President Obama is welcoming the new Iraqi government and praising its supposedly all-inclusive nature. Writing in the Washington Post, David Ignatius notes that the deal that ratified the new Iraqi balance of power was sealed in a meeting involving the US ambassador and the three main Iraqi players. And even neoconservatives, such as Max Boot in Commentary, are chortling that Iraq is stable. During a phone briefing yesterday, on background, US government officials portrayed the accord in Baghdad as a triumph of American diplomacy and post-occupation interventionism. “We tried to be as helpful as we could,” one official said. “We’ve had conversations, many of us, exploring all options.” And the resulting accord, fragil;e and volatile, “was one of them.”
Don’t believe it for a second.
Seven and a half years after the US invasion of Iraq toppled its legitimate government and destroyed the Iraqi state, American influence in Iraq is dropping like a stone. The resulting mix of Iraqi politics might fairly be characterized as 40 percent Iraqi nationalism, 40 percent Iranian influence, and 20 percent American influence. The latter component, American influence, will continue to fall as US forces leave Iraq next year.
Nothing reveals the impotence of American influence in Iraq more than the fact the both President Obama and Vice President Biden personally called Kurdish leaders, including Masoud Barzani and Jalal Talabani, asking if Talabani would relinquish the presidency of Iraq in favor of Iyad Allawi. (Talabani, leader of a minority Kurdish party that is very close to Iran, is a sickly and aging politician allied to Barzani’s larger Kurdish bloc. Allawi, a secular Shiite, has strong support among Iraqi Sunnis, nationalists, former and current Baathists, and ex-military men.) Both Barzani and Talabani flatly rejected Obama’s and Biden’s pleas, and Talabani’s son, Qubad, who represents the Kurds in Washington, told the Washington Times: “The Americans have come to us and have asked us to step aside and to relinquish the post of president to [Allawi’s] Iraqiya, specifically to Iyad Allawi, which we find disappointing.” Talabani added that the United States was “not respectful of Iraq’s parliamentary system” and he expressed concern “that the United States will once again betray us.”
The government that may or may not emerge once the dust settles will restore Prime Minister Maliki, an Iran-influenced strongman from the secretive, Islamic fundamentalist Dawa party, to his job for four more years. It will install Talabani as president once again, though he may not last four years because of ill health. And it will put an Iraqiya member, Osama Nujaifi, in the post of parliamentary speaker, a consolation prize that rankles many Sunnis and ex-Baathists. In the last Iraqi government, too, the speaker’s post was reserved for a Sunni, but Maliki and his Shiite allies were so high-handed in the way they dealt with parliament that Sunni speakers were wont to quit and walk out. In effect, the new government is an exact copy of the last one. And that upsets millions of Iraqis who voted for Allawi’s Iraqiya, which won the most votes in the March 7 election.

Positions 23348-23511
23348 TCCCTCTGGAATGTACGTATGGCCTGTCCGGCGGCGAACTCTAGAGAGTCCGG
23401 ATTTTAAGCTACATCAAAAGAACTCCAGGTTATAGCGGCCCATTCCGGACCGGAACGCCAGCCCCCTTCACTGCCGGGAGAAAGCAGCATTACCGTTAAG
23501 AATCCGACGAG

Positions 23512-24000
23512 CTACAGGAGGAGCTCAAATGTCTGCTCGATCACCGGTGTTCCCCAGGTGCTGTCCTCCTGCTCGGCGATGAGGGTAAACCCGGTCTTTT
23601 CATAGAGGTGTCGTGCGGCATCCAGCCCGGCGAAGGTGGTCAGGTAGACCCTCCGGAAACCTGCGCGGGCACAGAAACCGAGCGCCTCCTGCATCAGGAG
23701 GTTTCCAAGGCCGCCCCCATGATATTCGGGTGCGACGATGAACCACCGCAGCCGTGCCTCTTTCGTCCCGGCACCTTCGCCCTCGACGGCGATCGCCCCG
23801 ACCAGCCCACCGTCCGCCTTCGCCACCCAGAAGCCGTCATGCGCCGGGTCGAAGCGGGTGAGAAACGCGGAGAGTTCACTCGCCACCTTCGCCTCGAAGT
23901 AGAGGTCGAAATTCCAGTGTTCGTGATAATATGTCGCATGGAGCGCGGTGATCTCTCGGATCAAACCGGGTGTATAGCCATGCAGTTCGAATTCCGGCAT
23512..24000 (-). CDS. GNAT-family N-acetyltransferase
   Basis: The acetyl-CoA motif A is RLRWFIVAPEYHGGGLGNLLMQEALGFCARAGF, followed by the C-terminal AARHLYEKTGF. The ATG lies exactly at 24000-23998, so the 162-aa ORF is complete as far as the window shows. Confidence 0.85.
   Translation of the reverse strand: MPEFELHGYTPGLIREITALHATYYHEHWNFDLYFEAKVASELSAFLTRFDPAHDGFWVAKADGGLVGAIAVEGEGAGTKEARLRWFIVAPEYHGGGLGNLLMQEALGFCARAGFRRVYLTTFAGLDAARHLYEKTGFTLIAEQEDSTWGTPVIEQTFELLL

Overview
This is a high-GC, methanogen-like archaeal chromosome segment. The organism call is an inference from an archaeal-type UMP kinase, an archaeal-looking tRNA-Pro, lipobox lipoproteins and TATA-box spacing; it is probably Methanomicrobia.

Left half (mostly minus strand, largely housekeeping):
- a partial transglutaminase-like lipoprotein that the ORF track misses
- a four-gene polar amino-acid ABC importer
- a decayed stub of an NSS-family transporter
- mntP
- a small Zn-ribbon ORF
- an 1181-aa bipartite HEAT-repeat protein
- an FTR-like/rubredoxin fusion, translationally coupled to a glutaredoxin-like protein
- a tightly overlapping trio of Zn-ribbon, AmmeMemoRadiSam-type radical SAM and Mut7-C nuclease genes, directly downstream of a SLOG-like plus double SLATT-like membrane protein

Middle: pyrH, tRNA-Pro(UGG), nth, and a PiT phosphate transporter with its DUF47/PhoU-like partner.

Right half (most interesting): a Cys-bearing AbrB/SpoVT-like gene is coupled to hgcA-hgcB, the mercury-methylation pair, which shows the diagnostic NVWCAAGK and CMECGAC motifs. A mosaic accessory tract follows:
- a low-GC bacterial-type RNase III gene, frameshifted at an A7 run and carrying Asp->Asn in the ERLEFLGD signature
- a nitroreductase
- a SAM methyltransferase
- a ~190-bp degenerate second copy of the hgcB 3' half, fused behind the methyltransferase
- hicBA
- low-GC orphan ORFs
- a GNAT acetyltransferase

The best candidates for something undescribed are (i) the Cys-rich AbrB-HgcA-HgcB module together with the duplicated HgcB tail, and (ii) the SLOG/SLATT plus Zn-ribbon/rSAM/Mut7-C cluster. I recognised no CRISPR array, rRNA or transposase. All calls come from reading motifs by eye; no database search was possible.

That’s why yesterday’s walkout by Iraqiya is important. Because Allawi was not named prime minister or president, there is trouble in the ranks of Iraqiya, which has to explain to its angry constituents why they caved in and accepted a tertiary role in the Maliki-Talabani government. When parliament reneged on a promise to clip the wings of the Ahmad Chalabi-run “Justice and Accountability Commission,” the Iranian-influenced body that banned hundreds of ex-Baathists and nationalists from running for election last March, Iraqiya stormed out. There were other issues, too, and it’s iffy at best whether Iraqiya can stay inside the government under conditions where its core interests are flouted—and, if it does, it’s possible that Iraqiya will simply fall apart, with at least one wing flirting with the possibility of a renewed insurgency.
As US influence wanes, Iran’s will grow. Commenting on the new coalition, Joost Hiltermann of the International Crisis Group said, “This is mostly in favor of Iran.” Indeed, Iran played a key role behind the scenes, especially at the key moment. With everything stalemated, Iran persuaded Muqtada al-Sadr and his 40-strong parliamentary bloc to join Maliki’s 89 delegates, giving Maliki a powerful bloc of votes that allowed him to elbow Allawi out of the picture. It’s likely, too, that Iran weighed in to persuade the Kurds, especially Talabani, not to allow Allawi to get the presidency. And with Sadr now a part of the Maliki coalition, it’s unlikely that Iraq will accede to the US military’s fondest wish, namely, to ask the United States to extend its military role in Iraq beyond 2011. (That may suit Obama fine, who seems to want to “turn the page” on Iraq, but others in the US national security establishment, including Secretary of Defense Gates and former US ambassador to Iraq Ryan Crocker, want to stay.
Allawi will get the post, it seems as head of a new body called the National Council for Strategic Policies. So far it doesn’t exist. If it does come into existence, it’s likely to be a meaningless and powerless body. Reportedly, it will have five members, including Maliki and Talabani, and it will need a unanimous vote to set policies, so Allawi will have no power at all.